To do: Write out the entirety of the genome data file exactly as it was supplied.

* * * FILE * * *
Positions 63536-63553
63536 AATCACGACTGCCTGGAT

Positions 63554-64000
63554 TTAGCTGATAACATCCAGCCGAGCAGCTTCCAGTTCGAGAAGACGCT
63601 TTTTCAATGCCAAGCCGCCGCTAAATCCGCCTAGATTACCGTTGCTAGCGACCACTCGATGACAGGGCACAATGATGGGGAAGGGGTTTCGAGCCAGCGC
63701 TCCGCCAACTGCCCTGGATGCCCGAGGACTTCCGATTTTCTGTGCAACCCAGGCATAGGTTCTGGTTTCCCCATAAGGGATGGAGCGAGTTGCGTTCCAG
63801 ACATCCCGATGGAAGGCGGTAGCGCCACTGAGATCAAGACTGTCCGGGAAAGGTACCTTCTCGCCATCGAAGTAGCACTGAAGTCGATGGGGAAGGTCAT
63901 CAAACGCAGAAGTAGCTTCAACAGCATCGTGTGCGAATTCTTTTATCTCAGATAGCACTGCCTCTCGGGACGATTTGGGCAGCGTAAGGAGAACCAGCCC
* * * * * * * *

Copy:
Positions 63536-63553
63536 AATCACGACTGCCTGGAT

Positions 63554-64000
63554 TTAGCTGATAACATCCAGCCGAGCAGCTTCCAGTTCGAGAAGACGCT
63601 TTTTCAATGCCAAGCCGCCGCTAAATCCGCCTAGATTACCGTTGCTAGCGACCACTCGATGACAGGGCACAATGATGGGGAAGGGGTTTCGAGCCAGCGC
63701 TCCGCCAACTGCCCTGGATGCCCGAGGACTTCCGATTTTCTGTGCAACCCAGGCATAGGTTCTGGTTTCCCCATAAGGGATGGAGCGAGTTGCGTTCCAG
63801 ACATCCCGATGGAAGGCGGTAGCGCCACTGAGATCAAGACTGTCCGGGAAAGGTACCTTCTCGCCATCGAAGTAGCACTGAAGTCGATGGGGAAGGTCAT
63901 CAAACGCAGAAGTAGCTTCAACAGCATCGTGTGCGAATTCTTTTATCTCAGATAGCACTGCCTCTCGGGACGATTTGGGCAGCGTAAGGAGAACCAGCCC